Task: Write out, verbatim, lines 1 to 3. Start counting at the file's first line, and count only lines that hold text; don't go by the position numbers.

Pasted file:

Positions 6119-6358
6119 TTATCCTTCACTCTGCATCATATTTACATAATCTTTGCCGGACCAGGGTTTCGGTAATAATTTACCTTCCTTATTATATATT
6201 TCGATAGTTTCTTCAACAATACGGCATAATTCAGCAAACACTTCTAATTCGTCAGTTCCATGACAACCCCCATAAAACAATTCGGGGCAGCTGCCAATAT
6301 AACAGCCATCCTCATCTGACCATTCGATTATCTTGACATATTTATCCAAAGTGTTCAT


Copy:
Positions 6119-6358
6119 TTATCCTTCACTCTGCATCATATTTACATAATCTTTGCCGGACCAGGGTTTCGGTAATAATTTACCTTCCTTATTATATATT
6201 TCGATAGTTTCTTCAACAATACGGCATAATTCAGCAAACACTTCTAATTCGTCAGTTCCATGACAACCCCCATAAAACAATTCGGGGCAGCTGCCAATAT